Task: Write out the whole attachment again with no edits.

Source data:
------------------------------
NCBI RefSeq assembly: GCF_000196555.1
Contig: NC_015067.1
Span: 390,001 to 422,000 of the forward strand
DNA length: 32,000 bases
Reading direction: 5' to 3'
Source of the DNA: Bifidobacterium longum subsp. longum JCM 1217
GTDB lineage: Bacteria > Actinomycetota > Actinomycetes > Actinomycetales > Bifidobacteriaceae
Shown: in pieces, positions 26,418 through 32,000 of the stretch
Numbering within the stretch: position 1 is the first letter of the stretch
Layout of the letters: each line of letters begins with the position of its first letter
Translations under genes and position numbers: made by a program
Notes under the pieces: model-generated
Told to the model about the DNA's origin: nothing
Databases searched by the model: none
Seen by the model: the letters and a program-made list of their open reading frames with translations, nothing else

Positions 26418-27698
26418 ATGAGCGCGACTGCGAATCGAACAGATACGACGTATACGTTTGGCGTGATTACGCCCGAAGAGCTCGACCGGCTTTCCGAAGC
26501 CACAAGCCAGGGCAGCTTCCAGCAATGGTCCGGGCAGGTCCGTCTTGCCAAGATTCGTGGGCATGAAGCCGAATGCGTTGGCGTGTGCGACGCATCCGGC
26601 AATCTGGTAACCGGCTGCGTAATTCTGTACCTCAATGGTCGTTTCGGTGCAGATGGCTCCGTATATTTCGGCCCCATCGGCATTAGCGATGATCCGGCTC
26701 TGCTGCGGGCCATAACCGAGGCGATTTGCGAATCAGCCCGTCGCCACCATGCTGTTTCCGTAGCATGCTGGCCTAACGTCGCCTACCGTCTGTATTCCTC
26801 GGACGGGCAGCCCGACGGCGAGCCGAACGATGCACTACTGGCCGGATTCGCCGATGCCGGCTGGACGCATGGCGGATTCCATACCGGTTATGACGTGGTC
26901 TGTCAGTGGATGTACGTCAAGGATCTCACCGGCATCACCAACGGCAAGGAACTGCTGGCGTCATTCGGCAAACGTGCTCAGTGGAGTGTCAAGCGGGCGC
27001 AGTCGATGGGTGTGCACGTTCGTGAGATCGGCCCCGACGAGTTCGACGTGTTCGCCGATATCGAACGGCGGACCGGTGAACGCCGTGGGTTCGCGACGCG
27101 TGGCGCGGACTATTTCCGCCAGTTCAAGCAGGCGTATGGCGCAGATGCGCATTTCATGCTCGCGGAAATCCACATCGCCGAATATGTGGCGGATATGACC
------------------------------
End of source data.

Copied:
NCBI RefSeq assembly: GCF_000196555.1
Contig: NC_015067.1
Span: 390,001 to 422,000 of the forward strand
DNA length: 32,000 bases
Reading direction: 5' to 3'
Source of the DNA: Bifidobacterium longum subsp. longum JCM 1217
GTDB lineage: Bacteria > Actinomycetota > Actinomycetes > Actinomycetales > Bifidobacteriaceae
Shown: in pieces, positions 26,418 through 32,000 of the stretch
Numbering within the stretch: position 1 is the first letter of the stretch
Layout of the letters: each line of letters begins with the position of its first letter
Translations under genes and position numbers: made by a program
Notes under the pieces: model-generated
Told to the model about the DNA's origin: nothing
Databases searched by the model: none
Seen by the model: the letters and a program-made list of their open reading frames with translations, nothing else

Positions 26418-27698
26418 ATGAGCGCGACTGCGAATCGAACAGATACGACGTATACGTTTGGCGTGATTACGCCCGAAGAGCTCGACCGGCTTTCCGAAGC
26501 CACAAGCCAGGGCAGCTTCCAGCAATGGTCCGGGCAGGTCCGTCTTGCCAAGATTCGTGGGCATGAAGCCGAATGCGTTGGCGTGTGCGACGCATCCGGC
26601 AATCTGGTAACCGGCTGCGTAATTCTGTACCTCAATGGTCGTTTCGGTGCAGATGGCTCCGTATATTTCGGCCCCATCGGCATTAGCGATGATCCGGCTC
26701 TGCTGCGGGCCATAACCGAGGCGATTTGCGAATCAGCCCGTCGCCACCATGCTGTTTCCGTAGCATGCTGGCCTAACGTCGCCTACCGTCTGTATTCCTC
26801 GGACGGGCAGCCCGACGGCGAGCCGAACGATGCACTACTGGCCGGATTCGCCGATGCCGGCTGGACGCATGGCGGATTCCATACCGGTTATGACGTGGTC
26901 TGTCAGTGGATGTACGTCAAGGATCTCACCGGCATCACCAACGGCAAGGAACTGCTGGCGTCATTCGGCAAACGTGCTCAGTGGAGTGTCAAGCGGGCGC
27001 AGTCGATGGGTGTGCACGTTCGTGAGATCGGCCCCGACGAGTTCGACGTGTTCGCCGATATCGAACGGCGGACCGGTGAACGCCGTGGGTTCGCGACGCG
27101 TGGCGCGGACTATTTCCGCCAGTTCAAGCAGGCGTATGGCGCAGATGCGCATTTCATGCTCGCGGAAATCCACATCGCCGAATATGTGGCGGATATGACC